FINRA recently expelled another portal claiming its offerings presented “impractical business plans.”  Exactly what FINRA meant by that would take another article. Suffice it to say that raising $17 million when you need $250 million and claiming most of the rest will come from a government program for which the company does not qualify is a business plan that is “impractical”.

Secondary market liquidity is an important aspect of Reg. A offerings. Companies that register their shares under Reg. A can also list those shares for trading in the OTCQX market. Investors who take a chance on these small companies have a way of selling their shares which investors in private placements cannot.

As of last Friday, the bid and asked for Elio shares was over $8 despite the fact the financial statements have been public for 2 months. Regulators might reasonably look at the liquidity and efficiency of that market as well.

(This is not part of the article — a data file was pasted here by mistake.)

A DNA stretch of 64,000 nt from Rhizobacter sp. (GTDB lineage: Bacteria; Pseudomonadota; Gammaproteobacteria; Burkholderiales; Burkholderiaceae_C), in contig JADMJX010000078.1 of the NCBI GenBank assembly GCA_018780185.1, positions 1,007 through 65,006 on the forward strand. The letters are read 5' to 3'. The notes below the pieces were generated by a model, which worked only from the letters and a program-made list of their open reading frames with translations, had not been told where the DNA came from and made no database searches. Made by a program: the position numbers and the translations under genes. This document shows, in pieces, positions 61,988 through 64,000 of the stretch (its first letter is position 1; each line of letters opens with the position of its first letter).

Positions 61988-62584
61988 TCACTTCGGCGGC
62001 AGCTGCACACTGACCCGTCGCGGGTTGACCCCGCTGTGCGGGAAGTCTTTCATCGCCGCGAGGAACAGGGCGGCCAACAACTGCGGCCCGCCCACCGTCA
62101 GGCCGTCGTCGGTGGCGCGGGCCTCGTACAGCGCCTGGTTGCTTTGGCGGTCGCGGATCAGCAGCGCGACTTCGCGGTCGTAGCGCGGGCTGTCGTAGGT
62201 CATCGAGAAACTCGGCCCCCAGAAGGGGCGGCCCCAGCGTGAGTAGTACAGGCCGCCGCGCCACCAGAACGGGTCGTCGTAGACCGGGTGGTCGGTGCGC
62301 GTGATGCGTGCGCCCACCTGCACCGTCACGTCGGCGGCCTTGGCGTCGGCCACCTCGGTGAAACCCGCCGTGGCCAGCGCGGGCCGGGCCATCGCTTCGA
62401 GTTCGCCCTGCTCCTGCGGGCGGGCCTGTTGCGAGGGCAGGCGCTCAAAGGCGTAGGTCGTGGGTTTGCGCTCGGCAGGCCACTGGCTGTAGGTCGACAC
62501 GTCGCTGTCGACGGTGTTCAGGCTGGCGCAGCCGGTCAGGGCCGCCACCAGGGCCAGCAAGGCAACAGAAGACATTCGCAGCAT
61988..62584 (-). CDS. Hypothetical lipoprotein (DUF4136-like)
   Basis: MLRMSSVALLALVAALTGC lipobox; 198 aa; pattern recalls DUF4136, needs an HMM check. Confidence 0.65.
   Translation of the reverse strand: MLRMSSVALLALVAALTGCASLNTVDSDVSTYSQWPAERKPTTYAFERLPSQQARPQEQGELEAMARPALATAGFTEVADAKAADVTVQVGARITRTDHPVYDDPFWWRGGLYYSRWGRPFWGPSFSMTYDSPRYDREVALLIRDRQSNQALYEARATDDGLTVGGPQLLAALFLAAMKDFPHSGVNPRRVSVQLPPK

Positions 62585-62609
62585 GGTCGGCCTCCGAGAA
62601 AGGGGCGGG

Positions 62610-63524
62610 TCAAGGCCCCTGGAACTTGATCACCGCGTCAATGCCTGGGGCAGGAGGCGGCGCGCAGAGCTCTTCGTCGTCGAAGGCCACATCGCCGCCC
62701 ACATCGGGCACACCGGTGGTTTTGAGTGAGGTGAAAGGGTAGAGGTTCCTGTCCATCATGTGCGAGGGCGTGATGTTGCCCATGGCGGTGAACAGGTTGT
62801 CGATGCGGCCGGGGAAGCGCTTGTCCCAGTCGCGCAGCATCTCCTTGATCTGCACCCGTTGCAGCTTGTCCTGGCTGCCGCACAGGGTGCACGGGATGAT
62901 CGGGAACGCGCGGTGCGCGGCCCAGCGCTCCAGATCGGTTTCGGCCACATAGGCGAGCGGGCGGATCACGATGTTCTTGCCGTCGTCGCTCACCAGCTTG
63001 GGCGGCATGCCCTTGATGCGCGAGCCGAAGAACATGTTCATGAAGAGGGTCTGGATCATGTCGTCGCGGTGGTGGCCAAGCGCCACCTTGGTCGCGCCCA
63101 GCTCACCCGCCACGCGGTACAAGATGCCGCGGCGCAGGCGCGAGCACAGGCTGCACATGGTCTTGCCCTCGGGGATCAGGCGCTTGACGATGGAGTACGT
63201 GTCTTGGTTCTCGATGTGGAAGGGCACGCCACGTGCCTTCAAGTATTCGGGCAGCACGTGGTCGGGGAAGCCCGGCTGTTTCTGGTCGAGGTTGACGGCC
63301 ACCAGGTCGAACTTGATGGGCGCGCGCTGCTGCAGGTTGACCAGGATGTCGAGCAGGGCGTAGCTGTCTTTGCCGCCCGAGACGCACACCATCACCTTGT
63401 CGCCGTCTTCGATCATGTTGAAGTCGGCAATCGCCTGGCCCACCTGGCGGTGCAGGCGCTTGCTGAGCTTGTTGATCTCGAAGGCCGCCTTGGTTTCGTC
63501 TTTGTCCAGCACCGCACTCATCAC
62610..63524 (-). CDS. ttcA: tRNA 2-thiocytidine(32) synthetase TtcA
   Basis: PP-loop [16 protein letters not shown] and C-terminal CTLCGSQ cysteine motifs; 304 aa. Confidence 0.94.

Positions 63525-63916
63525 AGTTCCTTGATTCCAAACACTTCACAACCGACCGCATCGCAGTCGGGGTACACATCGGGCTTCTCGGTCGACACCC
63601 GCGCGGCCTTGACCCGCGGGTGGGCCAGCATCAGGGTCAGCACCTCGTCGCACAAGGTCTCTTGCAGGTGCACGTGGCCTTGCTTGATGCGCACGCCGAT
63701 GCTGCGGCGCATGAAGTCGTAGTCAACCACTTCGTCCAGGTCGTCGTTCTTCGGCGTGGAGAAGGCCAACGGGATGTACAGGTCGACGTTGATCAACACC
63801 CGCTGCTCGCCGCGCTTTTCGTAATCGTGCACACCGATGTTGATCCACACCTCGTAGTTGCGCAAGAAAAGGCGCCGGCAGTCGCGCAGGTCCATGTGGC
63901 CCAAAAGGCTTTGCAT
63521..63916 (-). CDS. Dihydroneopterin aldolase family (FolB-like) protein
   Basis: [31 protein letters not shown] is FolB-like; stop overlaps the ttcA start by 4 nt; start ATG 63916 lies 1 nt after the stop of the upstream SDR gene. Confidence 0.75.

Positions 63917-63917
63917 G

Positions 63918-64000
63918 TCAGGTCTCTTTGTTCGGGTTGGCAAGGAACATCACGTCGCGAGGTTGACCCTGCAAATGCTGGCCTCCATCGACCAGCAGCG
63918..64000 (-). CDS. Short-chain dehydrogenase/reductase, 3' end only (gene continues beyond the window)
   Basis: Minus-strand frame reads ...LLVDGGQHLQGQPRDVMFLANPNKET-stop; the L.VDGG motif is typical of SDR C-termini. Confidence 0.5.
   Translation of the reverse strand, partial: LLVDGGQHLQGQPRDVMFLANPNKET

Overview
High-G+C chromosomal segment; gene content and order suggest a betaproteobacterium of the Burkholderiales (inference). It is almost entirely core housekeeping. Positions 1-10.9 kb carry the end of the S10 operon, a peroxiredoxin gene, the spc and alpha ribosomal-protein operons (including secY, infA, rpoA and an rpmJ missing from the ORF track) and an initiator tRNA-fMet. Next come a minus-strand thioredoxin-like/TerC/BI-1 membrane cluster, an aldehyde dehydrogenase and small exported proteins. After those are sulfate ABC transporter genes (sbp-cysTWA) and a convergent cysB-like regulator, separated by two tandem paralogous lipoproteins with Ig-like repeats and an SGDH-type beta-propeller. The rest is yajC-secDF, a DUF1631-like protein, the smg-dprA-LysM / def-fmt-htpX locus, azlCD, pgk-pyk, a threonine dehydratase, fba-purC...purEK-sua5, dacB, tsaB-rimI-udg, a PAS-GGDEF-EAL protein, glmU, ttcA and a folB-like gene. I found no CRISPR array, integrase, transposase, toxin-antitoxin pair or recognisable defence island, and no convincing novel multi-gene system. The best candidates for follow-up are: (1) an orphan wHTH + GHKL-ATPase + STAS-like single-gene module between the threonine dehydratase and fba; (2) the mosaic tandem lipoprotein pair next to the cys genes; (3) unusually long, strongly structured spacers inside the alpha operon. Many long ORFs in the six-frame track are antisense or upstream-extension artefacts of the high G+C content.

Some people will tell you that crowdfunding is for start-ups most of which will fail anyway, so why bother to follow the rules and do it right? That is like saying everybody dies sometime, so why not drive around drunk.

The capital markets work because they are regulated. Regulation gives investors confidence.  If Elio turns into a well publicized scandal it is likely to scare investors away from the entire crowdfunding marketplace.

If you are operating a crowdfunding platform or portal and are too ignorant or too arrogant to follow the rules that keep scam artists out, please find another business. Neither the issuers nor investors want them around.

Stopping Elder Financial Abuse

What happens to retirees in the financial markets is a national disgrace. It was so in 2015 when I wrote a book on the subject (the one with the shark on the cover in the right margin of this blog). It is still available on and I still give the proceeds that I receive to cancer research. Little has changed since…but it could.